It’s not about how many times you failed or how you failed, it’s your success that counts, 2018 Coconino County Teacher of the Year and Flagstaff High School graduation dedicatee Joe Cornett told more than 300 FHS graduates Friday morning.
Cornett used the example of Abraham Lincoln, who over 20 years failed to get a seat in the U.S. Senate, the U.S. House of Representatives and was turned down for the position of vice president. During those same 20 years, Lincoln also filed for bankruptcy and lost his job.
“Yet he is known as one of the greatest men in the history of the United States,” Cornett said. Lincoln is known for his great statesmanship during the Civil War and freeing the slaves.
“What would have happened if he had stopped trying?” Cornett said.
Cornett, who is also the photography teacher at FHS, reminded his students that even the greatest of photographers had to take many, many bad shots before they learned the skills to produce some of their most memorable photographs.
“You have to make a lot of bad images before you become a good photographer,” he said. But that’s not what people focus on when they’re looking at your photos in a gallery or show. They don’t ask how many bad images did you take before you got that photo, he said.
“Life doesn’t work that way,” Cornett said. “It doesn’t matter if you ate pavement the first time you took the training wheels off your bike. What matters is that you can ride a bike.”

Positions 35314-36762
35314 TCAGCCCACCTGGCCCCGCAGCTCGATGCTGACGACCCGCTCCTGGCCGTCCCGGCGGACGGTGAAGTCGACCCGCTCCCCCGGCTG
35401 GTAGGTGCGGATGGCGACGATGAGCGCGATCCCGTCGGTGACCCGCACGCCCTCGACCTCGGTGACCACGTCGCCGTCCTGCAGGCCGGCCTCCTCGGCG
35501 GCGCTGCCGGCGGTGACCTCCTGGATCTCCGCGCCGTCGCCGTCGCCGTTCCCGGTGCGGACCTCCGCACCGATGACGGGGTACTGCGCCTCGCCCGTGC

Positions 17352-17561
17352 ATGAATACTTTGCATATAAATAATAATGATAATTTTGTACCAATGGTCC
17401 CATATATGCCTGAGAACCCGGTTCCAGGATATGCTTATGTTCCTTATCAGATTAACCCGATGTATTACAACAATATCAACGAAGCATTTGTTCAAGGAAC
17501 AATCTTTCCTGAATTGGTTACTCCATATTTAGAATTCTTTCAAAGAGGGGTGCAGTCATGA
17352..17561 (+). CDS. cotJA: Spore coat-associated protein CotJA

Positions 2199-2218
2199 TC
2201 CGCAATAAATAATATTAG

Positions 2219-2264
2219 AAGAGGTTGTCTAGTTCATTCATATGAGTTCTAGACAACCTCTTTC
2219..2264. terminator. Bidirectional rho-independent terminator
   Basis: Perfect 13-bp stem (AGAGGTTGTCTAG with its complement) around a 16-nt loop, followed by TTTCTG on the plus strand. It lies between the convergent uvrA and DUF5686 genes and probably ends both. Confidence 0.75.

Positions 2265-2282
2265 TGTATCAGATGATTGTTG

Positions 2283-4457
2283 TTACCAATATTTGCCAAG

“The next years between the ages of 18 and 30 you will have a lot of freedom,” he said. “You will be making a lot of big decisions. Do whatever it is you want, as long as it’s not illegal and you don’t harm yourself or others. Do what you want, but own it. Own your decisions.”
As a final salute to the class of 2018, Cornett cranked up the music and had the entire graduating class and the faculty and staff on the stage dancing to “Stayin' Alive,” before exiting the stage for the next speaker, Student Body President Josh Vallecillo.
Vallecillo encouraged his classmates to remember the good and the bad times at FHS, but more importantly to remember the rough times.
“Those rough times, where you threatened to drop out and work at McDonald’s for the rest of your life,” he said. “By the way I worked at McDonald’s. Yes, we know the ice cream machine is broken. No, we don’t know how to fix it,” he said to laughter from the crowd.
Freshman year was a mixed bag for him, Vallecillo said. It was a rough time. He had just left Basis. He hadn’t made any friends yet at FHS and his mother had been just diagnosed with leukemia.
“I wouldn’t have been able to make it through that year without my counselors, teachers, family and friends,” he said. When he said that his mother was at the graduation ceremony and in remission, the crowd erupted into cheers.
“Rough times happen to us all and that’s OK,” he said. “Because you will have your friends and family and others there with you.”
“We have used our voice in the #RedforEd movement and against guns in schools,” he said. “We are the change the world has been waiting for.”
Student speaker Faith Lee reminded her classmates that “this is the start of our lives. Each of us are about to start on our own adventure. Do not face it with fear but with determination.”
“Reflect on how we have grown and our friendships. Leave with your head held high and ‘Oh, the places you’ll go,’” she said, quoting Dr. Seuss.